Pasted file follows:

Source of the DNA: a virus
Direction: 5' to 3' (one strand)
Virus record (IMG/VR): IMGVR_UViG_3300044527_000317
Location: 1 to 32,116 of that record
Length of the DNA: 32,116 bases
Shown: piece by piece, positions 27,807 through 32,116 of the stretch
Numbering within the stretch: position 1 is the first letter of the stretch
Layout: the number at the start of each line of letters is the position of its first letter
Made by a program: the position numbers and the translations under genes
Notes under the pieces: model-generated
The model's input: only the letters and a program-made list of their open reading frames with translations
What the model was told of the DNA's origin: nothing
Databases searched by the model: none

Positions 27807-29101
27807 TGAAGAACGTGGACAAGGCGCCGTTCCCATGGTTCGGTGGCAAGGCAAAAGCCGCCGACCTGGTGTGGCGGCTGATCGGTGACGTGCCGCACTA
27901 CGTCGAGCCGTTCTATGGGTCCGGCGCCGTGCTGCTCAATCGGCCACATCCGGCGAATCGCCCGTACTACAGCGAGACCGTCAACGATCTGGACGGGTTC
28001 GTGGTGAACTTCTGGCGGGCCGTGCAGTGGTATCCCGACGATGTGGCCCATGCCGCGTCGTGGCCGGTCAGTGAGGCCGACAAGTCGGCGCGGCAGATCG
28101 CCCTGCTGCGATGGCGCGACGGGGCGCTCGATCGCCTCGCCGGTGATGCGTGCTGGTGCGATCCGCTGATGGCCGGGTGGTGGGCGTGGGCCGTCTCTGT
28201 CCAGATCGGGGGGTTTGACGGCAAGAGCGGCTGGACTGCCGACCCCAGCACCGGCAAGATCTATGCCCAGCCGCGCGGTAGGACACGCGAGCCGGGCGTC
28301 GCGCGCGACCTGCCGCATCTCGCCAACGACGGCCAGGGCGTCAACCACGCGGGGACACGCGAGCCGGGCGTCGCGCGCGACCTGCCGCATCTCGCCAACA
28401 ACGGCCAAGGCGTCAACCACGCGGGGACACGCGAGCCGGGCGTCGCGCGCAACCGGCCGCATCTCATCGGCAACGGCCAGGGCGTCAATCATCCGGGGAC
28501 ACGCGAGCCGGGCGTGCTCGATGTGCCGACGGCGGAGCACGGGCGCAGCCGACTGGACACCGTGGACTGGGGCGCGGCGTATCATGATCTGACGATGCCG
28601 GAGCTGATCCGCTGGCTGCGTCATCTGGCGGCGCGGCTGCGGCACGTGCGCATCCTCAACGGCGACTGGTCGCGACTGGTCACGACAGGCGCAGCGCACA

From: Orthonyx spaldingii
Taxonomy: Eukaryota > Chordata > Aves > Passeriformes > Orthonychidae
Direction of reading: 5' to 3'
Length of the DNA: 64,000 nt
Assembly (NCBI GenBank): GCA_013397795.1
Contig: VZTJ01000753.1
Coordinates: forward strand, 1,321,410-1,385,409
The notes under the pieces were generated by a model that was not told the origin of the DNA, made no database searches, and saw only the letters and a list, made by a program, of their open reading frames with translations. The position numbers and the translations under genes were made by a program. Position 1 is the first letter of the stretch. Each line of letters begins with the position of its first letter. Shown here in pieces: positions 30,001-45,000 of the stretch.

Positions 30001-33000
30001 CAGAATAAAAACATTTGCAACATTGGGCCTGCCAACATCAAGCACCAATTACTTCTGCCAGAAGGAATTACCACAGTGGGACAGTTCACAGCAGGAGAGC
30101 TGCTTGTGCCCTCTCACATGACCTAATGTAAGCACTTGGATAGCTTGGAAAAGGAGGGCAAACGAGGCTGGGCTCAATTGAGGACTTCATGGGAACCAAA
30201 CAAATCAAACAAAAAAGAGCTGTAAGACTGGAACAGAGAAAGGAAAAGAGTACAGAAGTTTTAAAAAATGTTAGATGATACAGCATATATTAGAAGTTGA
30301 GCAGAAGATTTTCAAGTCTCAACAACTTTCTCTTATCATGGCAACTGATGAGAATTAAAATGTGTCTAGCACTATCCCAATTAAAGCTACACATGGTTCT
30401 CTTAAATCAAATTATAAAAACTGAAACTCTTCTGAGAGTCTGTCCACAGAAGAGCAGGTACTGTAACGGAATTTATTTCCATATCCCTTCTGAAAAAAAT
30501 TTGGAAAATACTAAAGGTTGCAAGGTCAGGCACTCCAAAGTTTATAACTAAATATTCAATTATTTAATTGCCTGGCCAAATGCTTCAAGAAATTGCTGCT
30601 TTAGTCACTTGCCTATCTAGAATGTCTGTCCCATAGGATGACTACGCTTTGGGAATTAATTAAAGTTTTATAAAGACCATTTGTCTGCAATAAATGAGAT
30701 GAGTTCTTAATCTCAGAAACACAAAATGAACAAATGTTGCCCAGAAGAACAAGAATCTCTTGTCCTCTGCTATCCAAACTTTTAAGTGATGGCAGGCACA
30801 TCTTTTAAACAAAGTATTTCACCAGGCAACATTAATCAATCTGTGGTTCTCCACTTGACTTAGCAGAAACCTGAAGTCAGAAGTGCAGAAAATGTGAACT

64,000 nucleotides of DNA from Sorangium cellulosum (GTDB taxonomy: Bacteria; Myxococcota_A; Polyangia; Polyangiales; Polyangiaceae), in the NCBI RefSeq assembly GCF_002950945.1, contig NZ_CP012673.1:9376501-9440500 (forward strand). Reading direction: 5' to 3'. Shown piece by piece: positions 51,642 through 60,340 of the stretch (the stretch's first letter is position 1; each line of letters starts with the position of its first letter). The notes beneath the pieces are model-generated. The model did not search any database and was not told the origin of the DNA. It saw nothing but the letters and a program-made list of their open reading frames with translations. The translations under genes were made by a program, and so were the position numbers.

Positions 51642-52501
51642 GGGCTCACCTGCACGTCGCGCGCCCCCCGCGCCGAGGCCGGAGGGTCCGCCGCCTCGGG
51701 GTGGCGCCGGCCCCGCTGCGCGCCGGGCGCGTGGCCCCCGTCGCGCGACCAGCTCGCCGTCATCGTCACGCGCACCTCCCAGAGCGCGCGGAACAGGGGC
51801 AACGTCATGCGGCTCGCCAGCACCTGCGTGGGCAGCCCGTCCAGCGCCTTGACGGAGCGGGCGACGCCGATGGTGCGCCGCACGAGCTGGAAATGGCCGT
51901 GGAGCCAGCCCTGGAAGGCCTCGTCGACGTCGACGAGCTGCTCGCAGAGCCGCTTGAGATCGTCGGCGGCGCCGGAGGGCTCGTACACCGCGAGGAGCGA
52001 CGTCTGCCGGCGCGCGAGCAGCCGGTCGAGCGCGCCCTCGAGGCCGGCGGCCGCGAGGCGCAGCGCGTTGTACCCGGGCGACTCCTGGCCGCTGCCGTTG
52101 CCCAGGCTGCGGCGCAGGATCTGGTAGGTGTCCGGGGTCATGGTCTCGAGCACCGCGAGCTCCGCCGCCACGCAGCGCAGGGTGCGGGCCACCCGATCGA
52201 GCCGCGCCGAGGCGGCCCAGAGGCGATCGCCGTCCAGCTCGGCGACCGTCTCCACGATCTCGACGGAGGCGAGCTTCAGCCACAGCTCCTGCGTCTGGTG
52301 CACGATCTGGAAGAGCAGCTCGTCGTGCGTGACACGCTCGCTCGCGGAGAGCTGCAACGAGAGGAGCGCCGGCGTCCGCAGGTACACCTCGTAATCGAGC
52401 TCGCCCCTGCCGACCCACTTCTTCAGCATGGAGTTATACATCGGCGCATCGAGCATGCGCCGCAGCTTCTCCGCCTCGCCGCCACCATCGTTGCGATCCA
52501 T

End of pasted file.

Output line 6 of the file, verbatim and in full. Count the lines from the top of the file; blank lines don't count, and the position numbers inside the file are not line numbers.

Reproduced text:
Shown: piece by piece, positions 27,807 through 32,116 of the stretch